Compost Bin Infested with SHB

Hello All,

My compost bin was absolutely filled with adult small hive beetles, and also maturing SHB cocoons. Every handful of compost had 3 to 4 adult beetles in it. There was no SHB larva though.

My compost bin sits 10 - 15 feet away from my Flow Hive. So far, the beehive seems to be doing fine. My hive is strong, with a booming population of worker bees.

It just seems stupid to harbor a SHB factory a short distance from my hive. My bees are my 1st priority, so earlier today, I put my entire compost pile into air-tight bags. (The compost was finished composting, and garden-ready.) I was thinking I’d wait several months before opening the air-tight bags.

Does anyone here compost? Have you had these issues? How can I have a beehive, and simultaneously have a compost bin?

In the past, before I had a beehive, I was only visited by good compost bugs, like solider fly larva. This is my first year with a Flow Hive, and the first year I have HUNDREDS of SHB in my compost.

All thoughts and advice are much appreciated. Thanks!

Are you sure they are hive beetles? I ask because there are other small black beetles that look like hive beetles.

Is there something in the compost bin that would attract hive beetles? If so that would account for the infestation.

In relation to the sealed plastic bags: You probably only need to put them in the hot sun for one day. That’s what works for me with buckets containing hive beetle larvae.

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That is a good thought. They love rotting fruit… :wink:


How do you distinguish between SHB and other related beetles?

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Personally, I take a photo and then search online. Here is one from my hives. It was the first one reported on the coast in San Diego, according to our local inspector when I sent him the photo. He sent out an alert afterwards:

I don’t make compost, but I do know that SHB originally evolved to breed on ripe fruit (not citrus though, I believe). The fermenting microbiome in their gut helps to break down the fruit into nutrients suitable for their proliferation.


These are pictures of what was in my compost bin. Are they SHB? I struggled to take a picture with enough detail, so I used a magnifying glass in front of the camera lens. :face_with_monocle:

When I opened the bag this morning, everything was dead. All the beetles were on top of the compost material, and unmoving. Perhaps they ran out of oxygen? I had put the air-tight bag in the garage, out of the sun.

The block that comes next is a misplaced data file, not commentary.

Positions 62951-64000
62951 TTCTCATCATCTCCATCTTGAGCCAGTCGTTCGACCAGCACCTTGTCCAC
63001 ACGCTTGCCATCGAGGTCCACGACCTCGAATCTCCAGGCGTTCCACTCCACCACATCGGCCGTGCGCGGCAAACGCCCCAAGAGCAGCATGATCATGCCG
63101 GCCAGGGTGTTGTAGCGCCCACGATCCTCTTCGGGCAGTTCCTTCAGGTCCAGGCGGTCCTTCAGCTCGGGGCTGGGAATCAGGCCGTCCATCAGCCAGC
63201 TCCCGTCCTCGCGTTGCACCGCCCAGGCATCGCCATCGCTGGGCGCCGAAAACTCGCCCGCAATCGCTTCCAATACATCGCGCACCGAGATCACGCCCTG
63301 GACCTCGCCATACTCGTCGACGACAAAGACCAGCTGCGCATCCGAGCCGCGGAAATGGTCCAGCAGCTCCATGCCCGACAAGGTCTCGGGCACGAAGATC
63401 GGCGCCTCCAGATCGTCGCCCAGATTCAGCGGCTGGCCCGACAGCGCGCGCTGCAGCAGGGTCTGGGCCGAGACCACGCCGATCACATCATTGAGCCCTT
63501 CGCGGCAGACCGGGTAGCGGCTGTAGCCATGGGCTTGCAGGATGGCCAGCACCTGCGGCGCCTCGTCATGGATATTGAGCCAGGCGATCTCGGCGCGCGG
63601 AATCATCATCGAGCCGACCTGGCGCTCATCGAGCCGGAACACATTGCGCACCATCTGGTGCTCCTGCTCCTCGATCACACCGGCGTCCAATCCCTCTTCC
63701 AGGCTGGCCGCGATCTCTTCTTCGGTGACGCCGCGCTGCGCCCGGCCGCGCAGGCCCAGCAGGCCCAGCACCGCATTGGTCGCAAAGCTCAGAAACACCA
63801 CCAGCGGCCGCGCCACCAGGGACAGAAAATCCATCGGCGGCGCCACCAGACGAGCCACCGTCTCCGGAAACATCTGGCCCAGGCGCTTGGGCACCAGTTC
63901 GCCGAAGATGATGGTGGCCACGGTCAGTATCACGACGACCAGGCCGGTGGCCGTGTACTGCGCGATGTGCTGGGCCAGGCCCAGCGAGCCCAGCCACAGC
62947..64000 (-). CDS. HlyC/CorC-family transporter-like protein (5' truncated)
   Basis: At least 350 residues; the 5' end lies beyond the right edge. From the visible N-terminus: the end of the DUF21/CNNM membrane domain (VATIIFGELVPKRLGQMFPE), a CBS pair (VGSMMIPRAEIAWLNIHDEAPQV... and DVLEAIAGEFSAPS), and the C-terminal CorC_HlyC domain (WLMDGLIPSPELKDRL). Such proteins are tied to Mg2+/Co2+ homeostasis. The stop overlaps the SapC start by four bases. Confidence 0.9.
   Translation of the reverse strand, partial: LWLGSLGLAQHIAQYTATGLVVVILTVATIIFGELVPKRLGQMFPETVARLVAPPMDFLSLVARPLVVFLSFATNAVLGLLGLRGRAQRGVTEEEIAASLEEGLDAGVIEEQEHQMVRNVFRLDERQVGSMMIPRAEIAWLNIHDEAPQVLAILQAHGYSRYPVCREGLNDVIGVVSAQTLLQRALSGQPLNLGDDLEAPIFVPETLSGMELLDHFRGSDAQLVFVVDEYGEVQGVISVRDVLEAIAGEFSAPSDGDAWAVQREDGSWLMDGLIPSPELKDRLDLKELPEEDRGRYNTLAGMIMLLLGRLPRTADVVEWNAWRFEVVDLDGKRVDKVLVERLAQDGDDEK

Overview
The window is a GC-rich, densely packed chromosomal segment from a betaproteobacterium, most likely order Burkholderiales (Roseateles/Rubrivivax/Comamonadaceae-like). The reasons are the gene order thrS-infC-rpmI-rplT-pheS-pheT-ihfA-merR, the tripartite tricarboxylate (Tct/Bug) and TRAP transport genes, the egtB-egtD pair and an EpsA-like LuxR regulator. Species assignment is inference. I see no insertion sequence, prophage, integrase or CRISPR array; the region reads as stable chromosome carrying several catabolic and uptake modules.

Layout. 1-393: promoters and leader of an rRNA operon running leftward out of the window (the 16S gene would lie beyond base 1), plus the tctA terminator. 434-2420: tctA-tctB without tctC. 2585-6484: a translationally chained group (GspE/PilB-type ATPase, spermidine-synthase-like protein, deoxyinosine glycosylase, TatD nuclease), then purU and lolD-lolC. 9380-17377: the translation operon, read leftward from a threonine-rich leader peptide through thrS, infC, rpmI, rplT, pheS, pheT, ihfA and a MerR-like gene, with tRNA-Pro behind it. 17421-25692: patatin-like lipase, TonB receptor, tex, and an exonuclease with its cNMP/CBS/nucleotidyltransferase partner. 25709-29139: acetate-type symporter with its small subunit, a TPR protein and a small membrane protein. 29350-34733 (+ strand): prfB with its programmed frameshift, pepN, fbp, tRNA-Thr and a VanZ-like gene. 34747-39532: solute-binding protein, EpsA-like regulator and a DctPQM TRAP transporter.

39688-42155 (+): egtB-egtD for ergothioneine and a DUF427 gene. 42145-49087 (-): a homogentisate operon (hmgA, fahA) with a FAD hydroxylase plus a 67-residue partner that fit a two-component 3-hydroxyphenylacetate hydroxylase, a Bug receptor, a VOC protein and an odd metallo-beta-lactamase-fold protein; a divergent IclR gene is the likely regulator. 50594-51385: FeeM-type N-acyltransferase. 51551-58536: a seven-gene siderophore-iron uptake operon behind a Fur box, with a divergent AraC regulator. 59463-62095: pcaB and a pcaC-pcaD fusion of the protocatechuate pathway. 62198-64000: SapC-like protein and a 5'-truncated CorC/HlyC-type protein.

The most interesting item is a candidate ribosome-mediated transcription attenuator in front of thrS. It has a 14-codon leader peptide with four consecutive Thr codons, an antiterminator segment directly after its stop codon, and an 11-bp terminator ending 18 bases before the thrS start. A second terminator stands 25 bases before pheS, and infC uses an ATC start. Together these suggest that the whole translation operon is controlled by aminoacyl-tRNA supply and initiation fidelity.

My compost contains mainly fresh grass clippings (green material) and dried dead fall leaves (brown material). The only human food I occasionally add to the compost is fresh coffee grounds. Yet… now that I think of it, a neighbor gifted me a jar of homemade jam (no idea what kind, dark red), and I put the whole thing in there. So maybe that’s what triggered this?! :face_with_raised_eyebrow:

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Those do look like SHB, clubbed antennae and color and all. Unsure how similar these are to other species in the genus/family. I’m not an entomologist…

I wonder if those cocoons are black soldier fly cocoons. Anyway it looks like you’re on top of it.

Have you considered worms as a means of composting stuff? You can use their liquid as a liquid fertilizer, as well as the castings. I found a great way to feed them grass clippings. I ferment it in water for 3 weeks before giving it to them, after a quick drain, which they love & move straight into. What I drain is also a liquid fertilizer.

Are you talking about tea or leachate? What do you this of this?

I’m talking about leachate which I dilute to use as a liquid fertilizer, along with wax water, sometimes male human urine, as well as the liquid from fermented grass clippings. Female human (liquid gold) urine is much harder to come by.


:joy: Jeff, you are a champion!

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Thank you everyone for your helpful replies! I think all my questions are answered.

I’ll avoid adding anything fruit-related to any future compost, and continue to keep a watchful eye for SHBs! :slightly_smiling_face:

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